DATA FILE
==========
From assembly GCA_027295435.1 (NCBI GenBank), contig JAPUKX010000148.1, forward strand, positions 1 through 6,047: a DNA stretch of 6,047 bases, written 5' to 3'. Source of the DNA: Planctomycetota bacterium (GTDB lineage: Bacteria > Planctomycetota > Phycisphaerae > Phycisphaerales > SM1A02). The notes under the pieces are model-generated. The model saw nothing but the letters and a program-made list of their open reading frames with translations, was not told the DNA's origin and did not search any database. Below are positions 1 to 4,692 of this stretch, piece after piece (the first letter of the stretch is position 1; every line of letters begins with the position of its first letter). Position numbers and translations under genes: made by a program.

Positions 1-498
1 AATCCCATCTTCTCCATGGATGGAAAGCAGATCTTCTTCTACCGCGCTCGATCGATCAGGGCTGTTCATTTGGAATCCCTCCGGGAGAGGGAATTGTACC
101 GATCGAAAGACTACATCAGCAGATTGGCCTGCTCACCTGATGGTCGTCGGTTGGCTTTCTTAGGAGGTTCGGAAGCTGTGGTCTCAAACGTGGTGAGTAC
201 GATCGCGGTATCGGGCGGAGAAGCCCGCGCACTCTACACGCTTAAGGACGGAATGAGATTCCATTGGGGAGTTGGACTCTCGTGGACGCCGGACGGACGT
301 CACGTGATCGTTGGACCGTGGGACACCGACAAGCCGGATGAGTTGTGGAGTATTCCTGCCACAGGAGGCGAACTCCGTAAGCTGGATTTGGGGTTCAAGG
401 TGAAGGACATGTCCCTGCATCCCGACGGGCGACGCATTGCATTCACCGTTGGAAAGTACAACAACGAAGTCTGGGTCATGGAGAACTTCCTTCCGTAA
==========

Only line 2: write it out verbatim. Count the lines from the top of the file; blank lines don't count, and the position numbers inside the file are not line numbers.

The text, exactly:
Positions 1-498